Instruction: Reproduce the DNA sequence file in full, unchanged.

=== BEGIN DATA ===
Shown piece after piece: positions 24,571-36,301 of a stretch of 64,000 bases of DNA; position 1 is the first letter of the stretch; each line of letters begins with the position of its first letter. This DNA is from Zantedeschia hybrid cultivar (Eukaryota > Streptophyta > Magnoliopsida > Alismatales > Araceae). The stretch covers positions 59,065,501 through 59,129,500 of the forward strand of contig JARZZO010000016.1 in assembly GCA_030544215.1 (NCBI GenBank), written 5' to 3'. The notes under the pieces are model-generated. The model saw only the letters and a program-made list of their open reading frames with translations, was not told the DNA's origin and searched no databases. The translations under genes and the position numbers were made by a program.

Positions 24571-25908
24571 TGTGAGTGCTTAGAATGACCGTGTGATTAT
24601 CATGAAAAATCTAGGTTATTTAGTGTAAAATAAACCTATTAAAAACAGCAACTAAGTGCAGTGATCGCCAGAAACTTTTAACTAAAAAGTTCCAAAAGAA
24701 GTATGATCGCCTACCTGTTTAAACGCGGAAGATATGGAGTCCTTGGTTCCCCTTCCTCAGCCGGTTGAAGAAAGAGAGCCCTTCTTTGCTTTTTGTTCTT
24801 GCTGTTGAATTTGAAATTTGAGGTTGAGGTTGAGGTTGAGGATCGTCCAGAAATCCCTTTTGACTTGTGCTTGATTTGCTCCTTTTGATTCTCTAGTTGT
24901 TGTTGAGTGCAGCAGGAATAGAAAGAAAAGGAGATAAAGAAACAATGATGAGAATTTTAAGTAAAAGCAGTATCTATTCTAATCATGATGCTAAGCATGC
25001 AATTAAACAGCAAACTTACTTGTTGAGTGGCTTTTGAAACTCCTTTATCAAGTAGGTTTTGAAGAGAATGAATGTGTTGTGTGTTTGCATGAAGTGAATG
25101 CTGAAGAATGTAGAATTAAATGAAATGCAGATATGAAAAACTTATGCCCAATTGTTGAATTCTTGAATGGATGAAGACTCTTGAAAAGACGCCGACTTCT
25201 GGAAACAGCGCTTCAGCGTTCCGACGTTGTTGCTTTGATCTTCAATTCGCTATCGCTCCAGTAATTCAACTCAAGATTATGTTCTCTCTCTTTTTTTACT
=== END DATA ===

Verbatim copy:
Shown piece after piece: positions 24,571-36,301 of a stretch of 64,000 bases of DNA; position 1 is the first letter of the stretch; each line of letters begins with the position of its first letter. This DNA is from Zantedeschia hybrid cultivar (Eukaryota > Streptophyta > Magnoliopsida > Alismatales > Araceae). The stretch covers positions 59,065,501 through 59,129,500 of the forward strand of contig JARZZO010000016.1 in assembly GCA_030544215.1 (NCBI GenBank), written 5' to 3'. The notes under the pieces are model-generated. The model saw only the letters and a program-made list of their open reading frames with translations, was not told the DNA's origin and searched no databases. The translations under genes and the position numbers were made by a program.

Positions 24571-25908
24571 TGTGAGTGCTTAGAATGACCGTGTGATTAT
24601 CATGAAAAATCTAGGTTATTTAGTGTAAAATAAACCTATTAAAAACAGCAACTAAGTGCAGTGATCGCCAGAAACTTTTAACTAAAAAGTTCCAAAAGAA
24701 GTATGATCGCCTACCTGTTTAAACGCGGAAGATATGGAGTCCTTGGTTCCCCTTCCTCAGCCGGTTGAAGAAAGAGAGCCCTTCTTTGCTTTTTGTTCTT
24801 GCTGTTGAATTTGAAATTTGAGGTTGAGGTTGAGGTTGAGGATCGTCCAGAAATCCCTTTTGACTTGTGCTTGATTTGCTCCTTTTGATTCTCTAGTTGT
24901 TGTTGAGTGCAGCAGGAATAGAAAGAAAAGGAGATAAAGAAACAATGATGAGAATTTTAAGTAAAAGCAGTATCTATTCTAATCATGATGCTAAGCATGC
25001 AATTAAACAGCAAACTTACTTGTTGAGTGGCTTTTGAAACTCCTTTATCAAGTAGGTTTTGAAGAGAATGAATGTGTTGTGTGTTTGCATGAAGTGAATG
25101 CTGAAGAATGTAGAATTAAATGAAATGCAGATATGAAAAACTTATGCCCAATTGTTGAATTCTTGAATGGATGAAGACTCTTGAAAAGACGCCGACTTCT
25201 GGAAACAGCGCTTCAGCGTTCCGACGTTGTTGCTTTGATCTTCAATTCGCTATCGCTCCAGTAATTCAACTCAAGATTATGTTCTCTCTCTTTTTTTACT